Thermal performance

The thermal simulations are suggestive of how thermal performances can be achieved by layering of textiles with air chambers. However, while the thermal simulations are indicative of good performances as a material-environment driven architectural envelope, further studies, with a particular focus on measured results in higher and diversified samples are a priority in future studies.

Material-structural variability

At the assembly scale of the presented demonstrator project, the envelope is structurally self-bearing. While not quantitatively tested for structural properties, the BoxBeam- Zollinger structure allows for high degrees of local structural variation by increasing the cross section of the BoxBeam members, changing the material thickness of the pieces (currently 6mm), adding internal BoxBeam cross sections, increasing the lattice resolution by shorter BoxBeam elements, increasing the flax density (currently 170 gr/m2), weave character, layering of textile surface joints and dimensions thereof. In similarity can the form-active element be configured in varied compositions through its material parametric organisation. Hence, this study opens to a new series of studies based on wood-textile skin-on-frame responsive structures and the performances associated with such bespoke structures.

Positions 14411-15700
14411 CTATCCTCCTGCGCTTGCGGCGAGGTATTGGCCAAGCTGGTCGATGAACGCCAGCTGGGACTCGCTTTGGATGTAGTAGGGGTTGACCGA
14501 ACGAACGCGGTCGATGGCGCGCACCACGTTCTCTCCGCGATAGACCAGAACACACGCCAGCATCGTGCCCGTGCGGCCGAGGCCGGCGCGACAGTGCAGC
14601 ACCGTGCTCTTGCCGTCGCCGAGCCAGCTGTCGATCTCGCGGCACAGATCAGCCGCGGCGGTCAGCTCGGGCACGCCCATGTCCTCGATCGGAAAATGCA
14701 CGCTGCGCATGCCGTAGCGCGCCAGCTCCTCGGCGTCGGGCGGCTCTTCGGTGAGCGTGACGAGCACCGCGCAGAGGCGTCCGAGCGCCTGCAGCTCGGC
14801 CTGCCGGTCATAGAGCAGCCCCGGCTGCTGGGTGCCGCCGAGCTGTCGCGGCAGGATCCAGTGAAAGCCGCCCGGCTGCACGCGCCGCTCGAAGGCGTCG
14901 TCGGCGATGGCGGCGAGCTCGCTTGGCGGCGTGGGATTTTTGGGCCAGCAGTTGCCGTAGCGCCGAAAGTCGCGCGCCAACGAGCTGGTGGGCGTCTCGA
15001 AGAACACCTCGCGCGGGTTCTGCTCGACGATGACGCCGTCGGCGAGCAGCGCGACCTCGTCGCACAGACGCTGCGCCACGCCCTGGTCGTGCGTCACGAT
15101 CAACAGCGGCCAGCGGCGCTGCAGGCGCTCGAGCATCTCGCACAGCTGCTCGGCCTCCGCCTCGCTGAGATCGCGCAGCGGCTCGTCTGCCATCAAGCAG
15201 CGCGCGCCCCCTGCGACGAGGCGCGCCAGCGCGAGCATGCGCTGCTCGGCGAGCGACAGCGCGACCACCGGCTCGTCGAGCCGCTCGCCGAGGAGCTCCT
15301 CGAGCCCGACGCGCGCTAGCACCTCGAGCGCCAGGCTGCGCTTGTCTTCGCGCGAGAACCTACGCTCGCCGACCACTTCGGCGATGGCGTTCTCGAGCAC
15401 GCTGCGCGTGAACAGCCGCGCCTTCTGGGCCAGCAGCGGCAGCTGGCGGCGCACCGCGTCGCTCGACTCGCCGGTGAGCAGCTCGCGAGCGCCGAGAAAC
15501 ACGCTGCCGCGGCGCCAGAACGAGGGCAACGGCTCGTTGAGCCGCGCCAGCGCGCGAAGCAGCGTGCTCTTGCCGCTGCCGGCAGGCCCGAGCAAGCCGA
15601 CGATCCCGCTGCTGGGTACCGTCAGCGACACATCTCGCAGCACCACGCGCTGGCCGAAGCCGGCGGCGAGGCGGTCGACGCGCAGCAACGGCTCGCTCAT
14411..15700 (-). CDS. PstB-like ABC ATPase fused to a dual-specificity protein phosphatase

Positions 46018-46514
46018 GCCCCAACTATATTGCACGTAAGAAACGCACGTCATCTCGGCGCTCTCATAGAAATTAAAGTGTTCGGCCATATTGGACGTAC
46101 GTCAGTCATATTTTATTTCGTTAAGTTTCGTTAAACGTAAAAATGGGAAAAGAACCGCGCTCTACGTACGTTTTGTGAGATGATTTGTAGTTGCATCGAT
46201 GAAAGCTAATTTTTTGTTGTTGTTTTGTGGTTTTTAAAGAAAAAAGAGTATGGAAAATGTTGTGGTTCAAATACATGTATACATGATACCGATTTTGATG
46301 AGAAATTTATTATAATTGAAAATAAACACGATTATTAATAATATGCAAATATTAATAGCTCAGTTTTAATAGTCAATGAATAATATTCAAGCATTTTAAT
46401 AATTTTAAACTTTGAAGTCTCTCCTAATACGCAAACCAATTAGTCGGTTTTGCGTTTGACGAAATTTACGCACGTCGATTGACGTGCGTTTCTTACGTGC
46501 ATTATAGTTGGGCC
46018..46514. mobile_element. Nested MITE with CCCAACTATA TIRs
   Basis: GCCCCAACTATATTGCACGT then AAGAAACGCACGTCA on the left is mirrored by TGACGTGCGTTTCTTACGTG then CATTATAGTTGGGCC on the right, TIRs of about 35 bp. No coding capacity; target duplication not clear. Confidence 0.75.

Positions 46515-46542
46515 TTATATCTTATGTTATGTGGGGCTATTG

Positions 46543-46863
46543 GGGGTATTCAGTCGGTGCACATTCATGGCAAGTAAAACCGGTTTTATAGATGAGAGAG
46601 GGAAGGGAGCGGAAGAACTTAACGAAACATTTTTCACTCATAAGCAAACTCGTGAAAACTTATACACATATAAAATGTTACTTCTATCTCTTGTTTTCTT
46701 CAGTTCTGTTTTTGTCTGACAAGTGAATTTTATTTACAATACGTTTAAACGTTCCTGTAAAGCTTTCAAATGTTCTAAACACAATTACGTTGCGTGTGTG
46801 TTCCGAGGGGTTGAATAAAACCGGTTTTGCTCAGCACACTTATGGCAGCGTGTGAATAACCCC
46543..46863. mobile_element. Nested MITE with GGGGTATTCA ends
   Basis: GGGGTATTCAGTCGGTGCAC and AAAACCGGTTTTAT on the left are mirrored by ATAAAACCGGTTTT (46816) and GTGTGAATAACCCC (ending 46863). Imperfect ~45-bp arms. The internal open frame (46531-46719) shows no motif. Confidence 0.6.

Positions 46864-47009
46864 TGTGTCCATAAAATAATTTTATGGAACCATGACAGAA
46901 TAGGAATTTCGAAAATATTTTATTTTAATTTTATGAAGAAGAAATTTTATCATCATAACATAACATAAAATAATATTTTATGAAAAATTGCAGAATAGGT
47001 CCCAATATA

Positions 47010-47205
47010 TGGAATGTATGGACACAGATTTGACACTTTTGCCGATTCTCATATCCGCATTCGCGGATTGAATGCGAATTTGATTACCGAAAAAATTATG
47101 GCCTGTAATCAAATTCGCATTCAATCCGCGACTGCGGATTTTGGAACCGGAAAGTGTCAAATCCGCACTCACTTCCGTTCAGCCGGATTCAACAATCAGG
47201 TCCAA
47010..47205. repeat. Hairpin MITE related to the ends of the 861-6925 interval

Conclusion

This research demonstrates how skin-on-frame concepts can be parsed to architecture for low embodied and low operational energy material structures. The results contribute to existing studies of thermal form- active bilayers based on wood composites by extending the actuating responsive elements with insulating layers, albeit in a research development stage, and variations thereof. By development of a paulownia-flax load-bearing structure together with the form-active elements, is a complete envelope structure presented and evaluated. While still in a research development phase, the studies are suggestive of how a wood-textile structure can become CO2e neutral by use if carbon sequestering materials combined with the operational energy based on the local solar/heat environment. The project opens pathways to a series of new studies for hybrid thermal form-active elements, where the insulation, permeability of air and light is designed by material composition and programming of its composite behaviour.